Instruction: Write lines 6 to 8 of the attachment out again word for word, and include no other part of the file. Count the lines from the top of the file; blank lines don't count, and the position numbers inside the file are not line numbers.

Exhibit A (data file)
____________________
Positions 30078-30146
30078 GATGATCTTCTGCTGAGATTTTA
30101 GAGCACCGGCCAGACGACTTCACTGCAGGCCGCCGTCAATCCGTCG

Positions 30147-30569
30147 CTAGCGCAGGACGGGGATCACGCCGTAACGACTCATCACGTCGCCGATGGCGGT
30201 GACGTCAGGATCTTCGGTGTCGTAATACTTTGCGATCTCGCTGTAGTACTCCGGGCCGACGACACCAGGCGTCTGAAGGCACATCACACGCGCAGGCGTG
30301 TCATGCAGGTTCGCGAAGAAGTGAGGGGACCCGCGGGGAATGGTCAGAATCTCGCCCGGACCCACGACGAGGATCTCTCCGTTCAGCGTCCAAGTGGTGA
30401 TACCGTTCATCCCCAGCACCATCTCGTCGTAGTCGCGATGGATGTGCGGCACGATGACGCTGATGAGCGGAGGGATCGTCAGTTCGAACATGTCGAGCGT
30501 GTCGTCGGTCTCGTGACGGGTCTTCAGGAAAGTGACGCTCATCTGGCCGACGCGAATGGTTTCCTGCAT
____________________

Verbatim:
30201 GACGTCAGGATCTTCGGTGTCGTAATACTTTGCGATCTCGCTGTAGTACTCCGGGCCGACGACACCAGGCGTCTGAAGGCACATCACACGCGCAGGCGTG
30301 TCATGCAGGTTCGCGAAGAAGTGAGGGGACCCGCGGGGAATGGTCAGAATCTCGCCCGGACCCACGACGAGGATCTCTCCGTTCAGCGTCCAAGTGGTGA
30401 TACCGTTCATCCCCAGCACCATCTCGTCGTAGTCGCGATGGATGTGCGGCACGATGACGCTGATGAGCGGAGGGATCGTCAGTTCGAACATGTCGAGCGT